Last week, talk show host Jeroen Pauw was reprimanded in his own show for stating that holy books like the Bible and the Koran only lead up to violence. In order to support his case he had a bunch of quotes from the Bible and the Quran which were violent. He was referring to terrorist attacks around the world which are sometimes supported by these violent passages (like slaying infidels, ect).
The program had a couple of guests who would defend such violent texts in Bible and the Quran. The discussion intrigued me. What is the sense of discussing violence in holy books, which are advocated to be about love. In this discussion I will focus on the Bible as I know next to nothing about the Quran.
Actually, for me it is also not clear why a holy book like the Bible has so much violence in it. Of course I refer here to the Old Testament in which God appears as a jealous and wrathful God. In the New Testament things seem to be changed. God is loving and caring but still he sends his only Son to be crucified. But, because the Christians have included the Old Testament in their Bible, they agree with that content as well. And because it is a holy book, it is not possible to downplay or exclude certain parts.
And yet this was exactly the defence which the talk show guests were making: 95% of the Bible is love and only 5% is about violence. Why was Jeroen Pauw only focussing on the bad parts? But for me it raises the question: does this make it right to speak about and call for violence in a holy book at all? If I would domestically abuse my wife for only 5% of the time, would I not be arrested and prosecuted? Would it not be strange if I were to defend myself by saying: verse this and this in the Bible states that it is OK to beat my wife when she does such and such? And yet this kind of reasoning does exist. Not in court cases obviously, but in certain Christian communities it works like this. And to be honest: it is not strange that certain people would do certain things when it is stated in a (for them) holy book. ‘Use your common sense!’, the Bible defenders said, ‘everyone knows that this is an ancient book with ancient customs’. But excuse me for replying: might it not be more common sense to edit the Bible and take the parts out which are outdated or simply wrong?
Let’s get this straight: I am not a pacifist per se. Sometimes you might need to resort to violence. For example, in order to protect yourself against a physical attack. I am not an expert in the ethics of violence, but I consider violence not bound by certain conditions to be evil. Violence must be proportionate and just.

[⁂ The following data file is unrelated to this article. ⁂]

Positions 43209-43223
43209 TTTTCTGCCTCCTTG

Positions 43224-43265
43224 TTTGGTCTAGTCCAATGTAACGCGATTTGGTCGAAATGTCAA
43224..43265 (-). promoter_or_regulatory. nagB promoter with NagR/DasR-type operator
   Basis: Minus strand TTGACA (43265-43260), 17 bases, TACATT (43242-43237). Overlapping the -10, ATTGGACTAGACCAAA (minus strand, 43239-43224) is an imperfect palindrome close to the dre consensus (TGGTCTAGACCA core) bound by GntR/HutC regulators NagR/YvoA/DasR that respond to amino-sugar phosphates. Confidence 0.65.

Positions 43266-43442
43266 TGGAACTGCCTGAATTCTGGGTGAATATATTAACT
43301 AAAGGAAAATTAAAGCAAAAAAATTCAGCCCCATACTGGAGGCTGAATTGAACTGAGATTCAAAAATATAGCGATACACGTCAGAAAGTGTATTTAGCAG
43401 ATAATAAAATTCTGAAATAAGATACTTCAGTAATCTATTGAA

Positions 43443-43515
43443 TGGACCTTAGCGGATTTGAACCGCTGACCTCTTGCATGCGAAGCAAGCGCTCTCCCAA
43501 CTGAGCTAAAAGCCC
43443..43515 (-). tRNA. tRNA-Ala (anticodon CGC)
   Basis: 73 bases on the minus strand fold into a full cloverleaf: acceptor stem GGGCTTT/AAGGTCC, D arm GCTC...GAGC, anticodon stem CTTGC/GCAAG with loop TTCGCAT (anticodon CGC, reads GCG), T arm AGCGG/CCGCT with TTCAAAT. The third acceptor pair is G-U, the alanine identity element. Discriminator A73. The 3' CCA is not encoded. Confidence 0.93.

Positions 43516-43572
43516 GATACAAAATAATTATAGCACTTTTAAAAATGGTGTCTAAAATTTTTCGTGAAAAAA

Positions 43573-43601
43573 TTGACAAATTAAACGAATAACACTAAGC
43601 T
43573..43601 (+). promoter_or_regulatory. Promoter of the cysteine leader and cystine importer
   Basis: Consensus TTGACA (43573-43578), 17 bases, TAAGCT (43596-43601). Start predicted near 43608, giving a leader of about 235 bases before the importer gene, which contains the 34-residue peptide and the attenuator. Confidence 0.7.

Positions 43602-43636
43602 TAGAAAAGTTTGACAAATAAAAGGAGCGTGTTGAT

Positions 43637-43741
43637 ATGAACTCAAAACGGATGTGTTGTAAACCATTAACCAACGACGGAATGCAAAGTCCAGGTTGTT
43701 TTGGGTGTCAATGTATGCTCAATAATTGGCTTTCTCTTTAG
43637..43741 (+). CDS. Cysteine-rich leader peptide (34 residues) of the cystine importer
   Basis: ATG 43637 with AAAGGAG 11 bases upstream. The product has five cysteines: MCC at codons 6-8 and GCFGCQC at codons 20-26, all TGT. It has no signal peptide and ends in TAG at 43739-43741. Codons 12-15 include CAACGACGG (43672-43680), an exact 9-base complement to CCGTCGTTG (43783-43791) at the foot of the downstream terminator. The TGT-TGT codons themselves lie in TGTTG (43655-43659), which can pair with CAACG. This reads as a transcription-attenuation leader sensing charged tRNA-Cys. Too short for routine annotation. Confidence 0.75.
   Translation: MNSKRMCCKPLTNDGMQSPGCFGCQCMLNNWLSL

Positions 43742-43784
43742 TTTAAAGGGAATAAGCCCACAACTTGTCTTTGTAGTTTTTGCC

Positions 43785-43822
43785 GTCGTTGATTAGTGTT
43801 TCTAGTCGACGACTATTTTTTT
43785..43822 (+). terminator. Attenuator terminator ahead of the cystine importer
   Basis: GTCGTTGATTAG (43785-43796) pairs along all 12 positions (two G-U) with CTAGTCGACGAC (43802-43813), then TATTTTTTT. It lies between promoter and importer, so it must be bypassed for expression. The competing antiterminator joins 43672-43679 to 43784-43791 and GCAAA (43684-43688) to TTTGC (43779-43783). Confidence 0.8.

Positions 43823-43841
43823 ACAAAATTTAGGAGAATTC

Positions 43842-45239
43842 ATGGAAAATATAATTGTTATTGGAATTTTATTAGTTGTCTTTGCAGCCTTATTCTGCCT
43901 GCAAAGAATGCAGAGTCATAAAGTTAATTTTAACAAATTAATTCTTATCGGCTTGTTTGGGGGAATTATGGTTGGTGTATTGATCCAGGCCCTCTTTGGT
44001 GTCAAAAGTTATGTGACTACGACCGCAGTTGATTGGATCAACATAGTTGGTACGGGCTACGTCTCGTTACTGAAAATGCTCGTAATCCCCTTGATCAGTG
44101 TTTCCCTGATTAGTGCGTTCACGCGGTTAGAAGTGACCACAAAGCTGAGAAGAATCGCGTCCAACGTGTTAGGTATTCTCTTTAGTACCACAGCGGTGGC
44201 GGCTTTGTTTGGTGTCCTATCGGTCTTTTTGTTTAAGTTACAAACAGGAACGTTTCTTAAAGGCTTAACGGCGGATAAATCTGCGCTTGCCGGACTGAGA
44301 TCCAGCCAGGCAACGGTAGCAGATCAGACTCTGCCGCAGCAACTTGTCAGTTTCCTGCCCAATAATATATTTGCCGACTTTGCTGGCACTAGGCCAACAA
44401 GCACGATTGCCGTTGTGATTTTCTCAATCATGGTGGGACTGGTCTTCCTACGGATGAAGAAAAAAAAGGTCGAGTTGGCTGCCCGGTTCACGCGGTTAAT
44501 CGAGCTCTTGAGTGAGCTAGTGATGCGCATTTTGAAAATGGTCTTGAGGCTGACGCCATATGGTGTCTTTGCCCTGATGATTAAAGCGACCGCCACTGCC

Some people state that the violence in the Bible should be taken in a symbolic way and not literally. So let’s discuss the reasons for violence or calling up for violence in the Bible. In the Old Testament, God himself is quite often violent. He has wiped out mankind a couple of times because they did not fulfil his commandments in the way he wanted us to. But he did make us to his own liking. Why would we not be able to choose to live our lives the way that we see fit? This issue is about free will and the consequences of it. But I am able to live with this kind of violence. Over all the ages religion has fulfilled a role in order to explain the harsh and bitter reality of Nature. ‘Oh, my dear! A flood! I must have done something wrong!’
But there is also the God calling mankind to have violence against other people who are apparently non-believers and who should be obliterated. This simply is discrimination against religion and this is banned in constitutions of many civilised countries. I believe that God is One and for all of us. A God who divides and puts people against each other sounds more like the Christian Satan to me.
If God is love he would not call for violence between people with different belief systems. I read the Psalms from time to time. Here the prayers seem to call God for punishing their enemies on a harsh way. Praying for the physical harm of other people: does this not sound like black magic?
That violence (or punishment) can have a symbolic purpose as becomes clear in the Greek mythologies. These mythologies include a lot of violence as well. But often the people who were punished by the Gods were done so because they violated the nature of the Gods. Prometheus stole the fire from the Gods and was punished eternally by an eagle why would eat out his liver on a daily basis. Although harsh, this punishment is not cruel. There is a symbolic meaning in this kind of punishment. The same goes for the story about the hunter who sees the Goddess Diana naked: he is torn apart by his own hunting dogs. There is a profound truth in this symbolism. Violence by ordinary people which is not just according to the will of the Gods is not condoned. Orpheus’ slaying of the Cyclops was against Zeus’ will. It would take him many long and hard trials to make up for this sin.
After this discussion, I have to agree with Jeroen Pauw: violence in the Bible is often not just and proportionate. Violence for no good reasons is evil and it is wrong to propagate this in holy books. As a reaction of many Muslim the terrorist attacks, some Muslim leaders have publicly rejected the use of violence by jihadists (see for example the king of Morocco: https://goo.gl/8ANsbl ) To be honest: in the 21st century, I also expect that Christians would renounce violence in the Bible as well instead of defending it.